WASHINGTON, D.C. – The U.S. Department of Health and Human Services (HHS) reported an estimate of nearly $48 billion in improper Medicare payments during the 2010 fiscal year, or approximately 38 percent of the total $125.4 billion estimate for the entire federal government, according to a summary of testimony recently delivered by representatives with the U.S. Government Accountability Office (GAO) – but officials labeled even that lofty estimate “incomplete” because HHS has yet to develop a comprehensive projection for the Medicare prescription drug benefit.
The GAO has made a series of recommendations intended to help the Centers for Medicare & Medicaid Services (CMS) strengthen its ability to prevent or detect and recoup improperly distributed reimbursements, officials announced last week. Those recommendations were unveiled as part of GAO testimony delivered before the U.S. House of Representatives Subcommittee on Government Organization, Efficiency and Financial Management, which is part of the House’s Committee on Oversight and Government Reform.
“It is important to recognize that the $48 billion is not an estimate of fraud in Medicare,” the summary noted. “Because the improper payment estimation process is not designed to detect or measure the amount of fraud that may exist, there may be fraud that is not reflected in HHS’s reported estimate.”
The GAO cited inadequate documentation, medically unnecessary services, coding errors and payment calculation errors as several causes for the improper payments, noting that CMS is facing challenges in designing and implementing internal controls to prevent or detect and recoup improper payments. In 2010, CMS established the Center for Program Integrity to serve as its focal point for all national Medicare integrity issues, and based on past work, the GAO identified five key strategies to help reduce fraud, waste and abuse in Medicare.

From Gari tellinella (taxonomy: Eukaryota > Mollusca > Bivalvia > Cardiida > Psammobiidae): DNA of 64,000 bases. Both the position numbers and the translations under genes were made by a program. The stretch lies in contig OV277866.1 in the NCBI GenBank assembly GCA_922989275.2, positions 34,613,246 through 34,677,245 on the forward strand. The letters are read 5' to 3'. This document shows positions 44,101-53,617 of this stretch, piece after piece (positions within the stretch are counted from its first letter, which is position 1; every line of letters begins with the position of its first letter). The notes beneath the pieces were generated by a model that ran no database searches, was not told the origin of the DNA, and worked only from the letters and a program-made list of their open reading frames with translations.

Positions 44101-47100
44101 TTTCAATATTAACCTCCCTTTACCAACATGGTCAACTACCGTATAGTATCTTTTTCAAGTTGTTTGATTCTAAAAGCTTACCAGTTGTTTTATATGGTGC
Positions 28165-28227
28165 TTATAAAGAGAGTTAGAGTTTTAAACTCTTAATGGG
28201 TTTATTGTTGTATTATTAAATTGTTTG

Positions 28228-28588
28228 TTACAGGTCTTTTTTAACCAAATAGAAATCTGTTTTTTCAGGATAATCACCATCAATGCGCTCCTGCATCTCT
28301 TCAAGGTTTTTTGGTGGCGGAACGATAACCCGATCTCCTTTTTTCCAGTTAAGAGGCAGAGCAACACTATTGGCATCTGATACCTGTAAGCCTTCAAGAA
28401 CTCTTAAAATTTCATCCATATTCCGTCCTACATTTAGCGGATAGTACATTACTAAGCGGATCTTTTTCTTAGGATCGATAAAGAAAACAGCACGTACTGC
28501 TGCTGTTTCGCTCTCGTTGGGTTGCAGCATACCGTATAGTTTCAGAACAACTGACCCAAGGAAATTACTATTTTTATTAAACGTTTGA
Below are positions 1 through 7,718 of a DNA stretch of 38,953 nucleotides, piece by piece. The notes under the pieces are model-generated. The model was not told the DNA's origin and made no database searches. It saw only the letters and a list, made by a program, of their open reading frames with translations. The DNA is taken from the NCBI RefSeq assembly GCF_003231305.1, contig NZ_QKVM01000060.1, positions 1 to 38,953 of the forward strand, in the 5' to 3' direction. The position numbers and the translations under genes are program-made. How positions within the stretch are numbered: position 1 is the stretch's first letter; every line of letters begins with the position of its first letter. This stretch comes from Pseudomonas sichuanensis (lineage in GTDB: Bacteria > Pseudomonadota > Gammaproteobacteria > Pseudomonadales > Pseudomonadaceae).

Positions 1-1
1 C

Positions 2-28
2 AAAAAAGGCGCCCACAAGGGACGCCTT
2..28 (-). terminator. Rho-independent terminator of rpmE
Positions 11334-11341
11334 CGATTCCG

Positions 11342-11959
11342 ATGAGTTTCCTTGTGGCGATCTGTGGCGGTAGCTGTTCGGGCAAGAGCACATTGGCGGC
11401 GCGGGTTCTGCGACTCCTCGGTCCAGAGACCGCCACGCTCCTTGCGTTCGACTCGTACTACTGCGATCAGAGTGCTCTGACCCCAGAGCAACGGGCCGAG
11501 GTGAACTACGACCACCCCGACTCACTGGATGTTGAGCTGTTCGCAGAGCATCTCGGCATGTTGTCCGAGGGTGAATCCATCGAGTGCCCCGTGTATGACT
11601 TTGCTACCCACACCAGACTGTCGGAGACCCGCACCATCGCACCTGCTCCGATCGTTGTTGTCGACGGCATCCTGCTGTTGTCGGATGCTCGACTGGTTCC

The recommendations outlined last week are intended to help strengthen CMS’s implementation of those strategies, some of which the agency has yet to implement at all, officials explained. The recommendations are as follows:
- Strengthen provider enrollment standards and procedures, a step expected to reduce the risk of enrolling providers intent on defrauding the program. CMS has taken action to implement provisions of the Patient Protection and Affordable Care Act of 2010 by screening providers by levels of risk and providing more stringent review of high-risk providers, but the agency has yet to implement certain GAO recommendations in this area, officials reported.
- Improve prepayment reviews, a step expected to help ensure that Medicare pays correctly the first time, every time. According to CMS, as of July 1 the agency started applying predictive modeling analysis to claims with the intent of expanding Medicare prepayment controls. CMS has not yet implemented GAO’s recommendation to improve prepayment reviews, officials reported.
- Focus post-payment reviews on vulnerable areas. These reviews are critical to identifying payment errors and recouping overpayments, the GAO noted. In March 2009, CMS began instituting its national Recovery Audit Contractor (RAC) program to help the agency supplement its post-payment reviews, and the agency also has developed information technology to help it better identify claims paid in error, but the GAO recently reported that these systems are not being used to the extent originally planned and made several recommendations to address the issues.
- Improve oversight of contractors. CMS has taken action to improve oversight of prescription drug plan sponsors’ fraud and abuse detection programs, which addresses one GAO recommendation, but the agency still is developing specific performance statistics, officials reported.
- Develop a robust process to address identified vulnerabilities – a process the GAO labeled “critical.” While CMS has begun actions in this area, it has not developed a comprehensive corrective action process for vulnerabilities identified by Medicare RACs in accordance with a GAO recommendation, officials reported.
The GAO in the past has designated Medicare as a high-risk program because of its size, complexity and susceptibility to improper payments. In 2010, Medicare covered 47 million elderly and disabled beneficiaries, with estimated outlays of $516 billion. The GAO based its testimony on updated information received from CMS in February 2011, and in select cases, as of July 2011, on its actions related to relevant laws, regulations, guidance and open recommendations pertaining to key remediation strategies.
Mark Spivey is a correspondent for the RACmonitor.com and ICD10monitor.com websites.